To celebrate the release of my new novel, Loving an Outlaw, I’ve decided to share a sneak peek with you. I hope you enjoy it!
“You ready, Missy?” The lines in the stagecoach driver’s weathered face deepened when he smiled. His squinting eyes were almost swallowed up entirely by bushy eyebrows that grew straight out from his head before curling back inward. Abigail could just make out the twinkle of old Abe’s dark eyes beneath the wiry mass.
The train ride to St. Louis had been exciting, but it didn’t compare to the thrill she had felt the day she boarded the stage that would take her to her final destination.
Abe’s toothless grin coaxed his oversized beard to twist in all sorts of unnatural ways. The comical sight had struck her funny bone too many times along the road to Texas. After days on the trail together, he felt like an old friend.
She stifled a laugh with a round of fake coughs. “All set in here,” she said. Why do I laugh at all the wrong times?
Abe closed the stage door and hoisted himself into the driver’s seat with surprising agility for a man of his advanced years. He settled into place with the reins in hand. “Get on!” was all he had to say. Four strong horses worked in unison, and just like that, they were back on the road.
Her arm rested on a faded carpet bag. Its once rich, scrolling pattern was difficult to discern now, but it was easy to see that it had been beautiful once upon a time.
Abigail took off her jacket and unfastened the top button of her blouse. The farther south and west she traveled, the thicker the air became: thick with humidity and dust. It was oppressive. She dug a few papers out of her bag and fanned herself. Can it get any hotter? She knew full well that the answer to that question was a resounding yes. It was only ten o’clock in the morning. It was going to get a lot hotter before the day was over.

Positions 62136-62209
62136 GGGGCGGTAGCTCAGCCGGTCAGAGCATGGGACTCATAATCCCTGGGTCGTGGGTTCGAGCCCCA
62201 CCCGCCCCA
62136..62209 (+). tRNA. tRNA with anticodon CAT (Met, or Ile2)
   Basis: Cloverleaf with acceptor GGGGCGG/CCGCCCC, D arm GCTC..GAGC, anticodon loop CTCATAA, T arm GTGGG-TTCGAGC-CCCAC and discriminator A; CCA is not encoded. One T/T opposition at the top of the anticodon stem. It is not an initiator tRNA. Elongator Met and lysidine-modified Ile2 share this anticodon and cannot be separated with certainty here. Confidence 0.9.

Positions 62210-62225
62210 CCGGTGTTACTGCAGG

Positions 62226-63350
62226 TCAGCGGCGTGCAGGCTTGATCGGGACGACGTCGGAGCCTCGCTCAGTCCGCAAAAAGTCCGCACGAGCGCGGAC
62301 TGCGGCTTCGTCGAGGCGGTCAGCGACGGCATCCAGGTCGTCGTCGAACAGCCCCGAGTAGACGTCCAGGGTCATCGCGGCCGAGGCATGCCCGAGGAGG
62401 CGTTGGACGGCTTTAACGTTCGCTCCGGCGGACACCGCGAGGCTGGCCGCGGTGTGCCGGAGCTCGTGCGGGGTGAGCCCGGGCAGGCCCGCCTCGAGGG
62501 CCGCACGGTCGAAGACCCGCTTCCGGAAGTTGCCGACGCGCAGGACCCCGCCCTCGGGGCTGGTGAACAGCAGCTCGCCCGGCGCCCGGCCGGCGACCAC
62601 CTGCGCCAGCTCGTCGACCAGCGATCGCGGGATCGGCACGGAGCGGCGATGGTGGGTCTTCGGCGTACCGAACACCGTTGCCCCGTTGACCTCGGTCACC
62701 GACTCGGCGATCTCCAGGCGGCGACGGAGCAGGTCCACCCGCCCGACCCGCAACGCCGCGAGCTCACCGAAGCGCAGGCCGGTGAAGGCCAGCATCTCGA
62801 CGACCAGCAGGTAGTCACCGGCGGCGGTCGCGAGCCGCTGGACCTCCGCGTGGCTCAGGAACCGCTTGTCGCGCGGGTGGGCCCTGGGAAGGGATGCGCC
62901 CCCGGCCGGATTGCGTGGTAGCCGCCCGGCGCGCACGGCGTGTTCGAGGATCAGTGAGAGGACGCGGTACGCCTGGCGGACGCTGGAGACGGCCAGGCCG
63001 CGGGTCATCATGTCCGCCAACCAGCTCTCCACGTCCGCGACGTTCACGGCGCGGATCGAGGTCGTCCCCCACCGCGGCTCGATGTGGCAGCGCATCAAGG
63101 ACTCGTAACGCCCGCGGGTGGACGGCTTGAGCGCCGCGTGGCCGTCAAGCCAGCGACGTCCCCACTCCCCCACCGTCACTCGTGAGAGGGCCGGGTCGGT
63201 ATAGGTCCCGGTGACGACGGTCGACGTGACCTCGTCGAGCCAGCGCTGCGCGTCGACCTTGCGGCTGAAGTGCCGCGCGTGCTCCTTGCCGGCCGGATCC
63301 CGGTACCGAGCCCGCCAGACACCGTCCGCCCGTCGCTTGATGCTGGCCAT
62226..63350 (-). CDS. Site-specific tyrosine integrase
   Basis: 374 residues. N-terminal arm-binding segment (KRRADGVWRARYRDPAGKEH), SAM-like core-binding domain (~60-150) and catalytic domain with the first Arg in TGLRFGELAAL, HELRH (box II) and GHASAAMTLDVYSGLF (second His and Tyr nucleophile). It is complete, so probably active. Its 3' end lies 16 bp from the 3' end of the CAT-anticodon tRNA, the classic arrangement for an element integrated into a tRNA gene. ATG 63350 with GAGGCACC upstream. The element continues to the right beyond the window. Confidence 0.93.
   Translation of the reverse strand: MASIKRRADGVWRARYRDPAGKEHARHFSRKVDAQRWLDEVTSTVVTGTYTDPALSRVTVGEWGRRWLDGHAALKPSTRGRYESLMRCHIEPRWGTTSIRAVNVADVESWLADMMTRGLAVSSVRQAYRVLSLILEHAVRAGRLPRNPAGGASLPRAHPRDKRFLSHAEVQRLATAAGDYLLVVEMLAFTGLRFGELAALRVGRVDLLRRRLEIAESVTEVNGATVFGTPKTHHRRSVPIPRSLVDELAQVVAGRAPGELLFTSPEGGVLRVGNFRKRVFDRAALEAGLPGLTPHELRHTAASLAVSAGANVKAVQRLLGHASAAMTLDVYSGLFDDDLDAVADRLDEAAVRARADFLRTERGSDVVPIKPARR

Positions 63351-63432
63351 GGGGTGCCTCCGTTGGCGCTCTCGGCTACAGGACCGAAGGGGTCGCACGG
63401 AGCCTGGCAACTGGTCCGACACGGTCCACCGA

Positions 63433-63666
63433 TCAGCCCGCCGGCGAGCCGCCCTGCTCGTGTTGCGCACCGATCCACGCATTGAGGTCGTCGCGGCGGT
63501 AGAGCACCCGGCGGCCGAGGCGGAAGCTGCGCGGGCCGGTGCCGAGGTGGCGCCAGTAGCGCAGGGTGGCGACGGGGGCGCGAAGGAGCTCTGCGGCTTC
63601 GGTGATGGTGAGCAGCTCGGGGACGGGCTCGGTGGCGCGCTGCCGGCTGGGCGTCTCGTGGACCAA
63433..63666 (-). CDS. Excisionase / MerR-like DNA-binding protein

The stage jostled and bumped slowly along the rough patch of ground that Abe called a road. One of the back wheels fell into a rut with surprising force. Abigail managed to keep her seat, but her bag was not so fortunate. It crashed to the floor, spilling its contents.
“Sorry ‘bout that, Missy,” the driver called. “The rains was real bad last year and made for some pretty deep ruts. The ride gets a might bumpy if ya slip in.”
A might bumpy? Abigail knelt on the wooden floorboards and gathered her belongings. She took special care to examine her mother’s kettle for damage. That old, tin kettle was one of the few things she brought with her when she came to live with her aunt in Pennsylvania. She packed her bag again and rubbed her backside before taking a seat.
Despite the heat, bumps, and the endless road that stretched out before them, she couldn’t wipe the smile off her face. She was right where she wanted to be. Every time she gazed out of the window, a thrill of excitement danced in her stomach. She had traveled halfway across the country. Alone. In only three more days, she would be reunited with her older brother. She kept that hope alive in her heart. Any other thought was unbearable.
Abigail shifted in her seat, searching for relief from the hard, wooden bench that had been her resting place for what felt like an eternity. The worn leather covering on the seat did little to improve its looks and even less to improve its comfort. She rolled her jacket and placed it behind her neck. The makeshift pillow left much to be desired. She found herself longing for the plush cushions of her aunt’s settee back home. Why didn’t I think to bring my goose down pillow at the very least?